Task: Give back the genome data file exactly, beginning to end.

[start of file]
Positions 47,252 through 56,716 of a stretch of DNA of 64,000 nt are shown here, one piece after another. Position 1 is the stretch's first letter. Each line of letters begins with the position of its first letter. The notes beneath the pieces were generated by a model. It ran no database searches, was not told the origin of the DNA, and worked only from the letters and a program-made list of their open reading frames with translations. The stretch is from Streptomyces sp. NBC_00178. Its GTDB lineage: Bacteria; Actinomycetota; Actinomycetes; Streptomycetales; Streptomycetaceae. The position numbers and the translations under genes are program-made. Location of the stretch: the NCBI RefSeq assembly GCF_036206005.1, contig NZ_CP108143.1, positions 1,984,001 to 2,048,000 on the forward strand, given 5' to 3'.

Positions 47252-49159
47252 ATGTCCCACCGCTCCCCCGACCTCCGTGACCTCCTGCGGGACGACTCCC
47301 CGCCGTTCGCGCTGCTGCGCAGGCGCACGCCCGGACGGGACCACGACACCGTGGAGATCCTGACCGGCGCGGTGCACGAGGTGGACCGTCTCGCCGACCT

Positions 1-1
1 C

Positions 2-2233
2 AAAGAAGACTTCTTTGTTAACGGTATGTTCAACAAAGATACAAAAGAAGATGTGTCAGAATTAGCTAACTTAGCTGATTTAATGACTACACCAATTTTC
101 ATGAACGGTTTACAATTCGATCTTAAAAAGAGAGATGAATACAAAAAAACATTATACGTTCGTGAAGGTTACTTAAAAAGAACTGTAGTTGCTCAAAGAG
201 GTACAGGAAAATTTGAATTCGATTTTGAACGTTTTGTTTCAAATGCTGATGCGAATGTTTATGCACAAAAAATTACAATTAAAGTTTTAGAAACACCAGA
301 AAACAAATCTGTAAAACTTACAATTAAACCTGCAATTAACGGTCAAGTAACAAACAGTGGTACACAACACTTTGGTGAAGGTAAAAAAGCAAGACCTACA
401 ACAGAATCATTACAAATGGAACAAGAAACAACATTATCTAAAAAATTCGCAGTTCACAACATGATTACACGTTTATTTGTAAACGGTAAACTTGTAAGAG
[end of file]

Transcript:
Positions 47,252 through 56,716 of a stretch of DNA of 64,000 nt are shown here, one piece after another. Position 1 is the stretch's first letter. Each line of letters begins with the position of its first letter. The notes beneath the pieces were generated by a model. It ran no database searches, was not told the origin of the DNA, and worked only from the letters and a program-made list of their open reading frames with translations. The stretch is from Streptomyces sp. NBC_00178. Its GTDB lineage: Bacteria; Actinomycetota; Actinomycetes; Streptomycetales; Streptomycetaceae. The position numbers and the translations under genes are program-made. Location of the stretch: the NCBI RefSeq assembly GCF_036206005.1, contig NZ_CP108143.1, positions 1,984,001 to 2,048,000 on the forward strand, given 5' to 3'.

Positions 47252-49159
47252 ATGTCCCACCGCTCCCCCGACCTCCGTGACCTCCTGCGGGACGACTCCC
47301 CGCCGTTCGCGCTGCTGCGCAGGCGCACGCCCGGACGGGACCACGACACCGTGGAGATCCTGACCGGCGCGGTGCACGAGGTGGACCGTCTCGCCGACCT

Positions 1-1
1 C

Positions 2-2233
2 AAAGAAGACTTCTTTGTTAACGGTATGTTCAACAAAGATACAAAAGAAGATGTGTCAGAATTAGCTAACTTAGCTGATTTAATGACTACACCAATTTTC
101 ATGAACGGTTTACAATTCGATCTTAAAAAGAGAGATGAATACAAAAAAACATTATACGTTCGTGAAGGTTACTTAAAAAGAACTGTAGTTGCTCAAAGAG
201 GTACAGGAAAATTTGAATTCGATTTTGAACGTTTTGTTTCAAATGCTGATGCGAATGTTTATGCACAAAAAATTACAATTAAAGTTTTAGAAACACCAGA
301 AAACAAATCTGTAAAACTTACAATTAAACCTGCAATTAACGGTCAAGTAACAAACAGTGGTACACAACACTTTGGTGAAGGTAAAAAAGCAAGACCTACA
401 ACAGAATCATTACAAATGGAACAAGAAACAACATTATCTAAAAAATTCGCAGTTCACAACATGATTACACGTTTATTTGTAAACGGTAAACTTGTAAGAG